By Lindsey Turnbull
As the United States and, in particular, Florida sees the impact from a surge in new infections from the Delta variant of Covid-19, Jarelys Hernandez-Jimenez, MD, a board certified Internal Medicine Physician, and an Infectious Disease Physician at Cleveland Clinic Florida, urged people in the Cayman Islands to get vaccinated to protect themselves, their children and their community and to keep ICU beds open, at a time when reports indicate that 95 per cent of such beds are in use in Florida.
“We have worldwide data supporting how safe and efficacious these vaccines are,” she confirmed. “You are significantly more likely to get infected and injured from this infection than from receiving the vaccine. The vaccine protects you, your children, and your community. It will help keep hospital and ICU bed opens for everyone.”
Dr Hernandez-Jimenez earned her medical degree at San Juan Bautista School of Medicine in Puerto Rico and completed her Internal Medicine residency at the University of Florida in Jacksonville, and her fellowship in Infectious Disease & International Medicine at the University of South Florida in Tampa.
Vaccinations on the increase
Since the Pfizer vaccine had recently obtained full FDA approval, she said that they were now seeing a big increase in the numbers of people wanting to get vaccinated.
“Many people have been hesitant about getting vaccinated for Covid-19 because it was initially authorised for emergency use and was not fully approved by the FDA,” she advised. “Now that the Pfizer vaccine has been FDA approved, we are seeing a substantial increase in the number of people getting their first dose of the Covid-19 vaccine compared to mid-July. Given the present prevalence of the Delta variant, which is hyper-transmissible and deadly, more individuals have made the decision to get vaccinated.”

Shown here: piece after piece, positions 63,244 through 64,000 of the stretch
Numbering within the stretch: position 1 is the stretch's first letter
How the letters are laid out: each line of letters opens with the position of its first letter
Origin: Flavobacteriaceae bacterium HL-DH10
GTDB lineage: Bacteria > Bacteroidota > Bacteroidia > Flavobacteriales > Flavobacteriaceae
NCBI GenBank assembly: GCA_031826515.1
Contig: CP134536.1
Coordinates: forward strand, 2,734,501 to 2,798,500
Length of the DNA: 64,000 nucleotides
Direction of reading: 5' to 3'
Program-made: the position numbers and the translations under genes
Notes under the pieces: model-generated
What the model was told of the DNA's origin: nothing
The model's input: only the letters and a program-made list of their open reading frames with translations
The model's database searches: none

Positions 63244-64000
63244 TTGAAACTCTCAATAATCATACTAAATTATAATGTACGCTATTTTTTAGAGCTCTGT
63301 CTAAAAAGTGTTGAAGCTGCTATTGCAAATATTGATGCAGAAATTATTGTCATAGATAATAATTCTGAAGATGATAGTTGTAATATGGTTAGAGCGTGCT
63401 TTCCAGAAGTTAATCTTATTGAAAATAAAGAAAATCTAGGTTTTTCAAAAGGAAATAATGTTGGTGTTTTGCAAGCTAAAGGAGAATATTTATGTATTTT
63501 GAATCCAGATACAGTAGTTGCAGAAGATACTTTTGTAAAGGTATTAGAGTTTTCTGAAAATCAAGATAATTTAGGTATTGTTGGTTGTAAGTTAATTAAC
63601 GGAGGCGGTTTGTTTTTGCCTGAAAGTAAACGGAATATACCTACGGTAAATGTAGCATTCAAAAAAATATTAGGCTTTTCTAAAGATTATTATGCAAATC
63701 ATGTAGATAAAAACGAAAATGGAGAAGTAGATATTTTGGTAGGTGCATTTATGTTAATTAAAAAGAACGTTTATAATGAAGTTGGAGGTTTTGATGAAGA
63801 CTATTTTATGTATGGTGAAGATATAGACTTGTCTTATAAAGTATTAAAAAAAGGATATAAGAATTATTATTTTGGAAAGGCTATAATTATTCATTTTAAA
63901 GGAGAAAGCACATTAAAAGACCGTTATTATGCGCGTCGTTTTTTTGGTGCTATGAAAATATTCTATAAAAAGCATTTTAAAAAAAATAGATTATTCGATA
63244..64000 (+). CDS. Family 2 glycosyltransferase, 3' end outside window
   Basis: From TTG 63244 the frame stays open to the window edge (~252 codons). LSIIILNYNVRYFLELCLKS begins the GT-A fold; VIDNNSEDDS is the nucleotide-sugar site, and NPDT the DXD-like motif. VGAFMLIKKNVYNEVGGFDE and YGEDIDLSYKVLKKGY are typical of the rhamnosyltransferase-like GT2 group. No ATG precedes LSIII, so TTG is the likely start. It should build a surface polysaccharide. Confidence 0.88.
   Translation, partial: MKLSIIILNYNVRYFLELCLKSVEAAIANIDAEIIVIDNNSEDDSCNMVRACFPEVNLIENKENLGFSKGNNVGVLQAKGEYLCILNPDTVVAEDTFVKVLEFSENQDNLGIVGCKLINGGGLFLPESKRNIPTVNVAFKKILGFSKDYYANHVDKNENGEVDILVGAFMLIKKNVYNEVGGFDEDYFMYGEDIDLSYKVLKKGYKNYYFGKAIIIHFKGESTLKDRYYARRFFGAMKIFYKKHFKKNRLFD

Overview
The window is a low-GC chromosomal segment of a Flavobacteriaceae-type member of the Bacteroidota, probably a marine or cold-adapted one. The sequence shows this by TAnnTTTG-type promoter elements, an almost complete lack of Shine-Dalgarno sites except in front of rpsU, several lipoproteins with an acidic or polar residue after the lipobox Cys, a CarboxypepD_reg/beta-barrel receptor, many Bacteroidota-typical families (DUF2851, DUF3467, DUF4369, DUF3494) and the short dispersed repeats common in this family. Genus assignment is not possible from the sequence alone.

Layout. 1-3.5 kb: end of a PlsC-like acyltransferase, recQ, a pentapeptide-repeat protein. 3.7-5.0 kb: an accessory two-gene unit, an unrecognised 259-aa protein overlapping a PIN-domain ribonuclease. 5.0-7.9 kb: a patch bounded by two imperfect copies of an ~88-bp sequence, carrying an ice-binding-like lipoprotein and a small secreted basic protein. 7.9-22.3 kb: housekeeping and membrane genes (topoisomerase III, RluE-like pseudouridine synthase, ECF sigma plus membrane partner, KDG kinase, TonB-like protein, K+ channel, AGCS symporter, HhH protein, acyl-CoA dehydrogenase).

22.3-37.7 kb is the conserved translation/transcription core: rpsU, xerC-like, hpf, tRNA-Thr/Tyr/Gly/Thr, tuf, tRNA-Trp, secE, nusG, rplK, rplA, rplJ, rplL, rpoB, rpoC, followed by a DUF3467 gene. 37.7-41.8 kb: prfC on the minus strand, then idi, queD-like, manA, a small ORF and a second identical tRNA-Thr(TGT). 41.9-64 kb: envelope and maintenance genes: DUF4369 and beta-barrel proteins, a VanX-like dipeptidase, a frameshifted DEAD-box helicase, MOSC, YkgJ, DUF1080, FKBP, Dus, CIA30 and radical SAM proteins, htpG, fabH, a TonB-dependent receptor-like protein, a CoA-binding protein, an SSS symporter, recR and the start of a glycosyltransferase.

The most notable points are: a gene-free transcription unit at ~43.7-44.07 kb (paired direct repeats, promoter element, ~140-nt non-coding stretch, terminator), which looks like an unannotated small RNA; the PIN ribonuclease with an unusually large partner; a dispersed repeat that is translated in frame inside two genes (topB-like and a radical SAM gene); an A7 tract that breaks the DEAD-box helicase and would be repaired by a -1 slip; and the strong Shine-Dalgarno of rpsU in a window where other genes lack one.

The Delta variant was causing more cases of critical illness and death in young adults, children, and adolescents, she observed. As a result, Covid-19 related hospitalisations in the state of Florida had surpassed previous records due to this variant.
Dr Hernandez-Jimenez acknowledged that the Delta variant could infect vaccinated people, which is what the medical profession called “breakthrough cases.”
“The Delta variant, however, is notorious for causing more severe illness and death in unvaccinated people. For instance, in our hospital system, 90 per cent of admitted Covid-19 patients are unvaccinated and virtually 100 per cent of the patients requiring higher levels of care and life supportive measures in the ICU are unvaccinated,” she stated.
Covid-19 vaccines are safe and they work, she confirmed, citing studies which suggested that the vaccine efficacy (the protection against hospitalisation and critical/lethal illness) against the Delta variant ranged approximately between 60 to 80 per cent.
“This is significant,” Dr Hernandez-Jimenez said, “especially for vulnerable patients like the elderly, obese, immunocompromised, and those who live with other chronic conditions. Because unvaccinated individuals do not have this extra protection, they are more susceptible to critical and lethal illness, which can lead to a need for intubation and mechanical ventilation (which in multiple instances result in collapsed lungs from the high oxygen pressure they need for proper oxygenation), thrombosis, dialysis, among other dire medical issues.”
Vaccination was, without a doubt, the absolute best resource we have to survive this detrimental malady, the doctor said.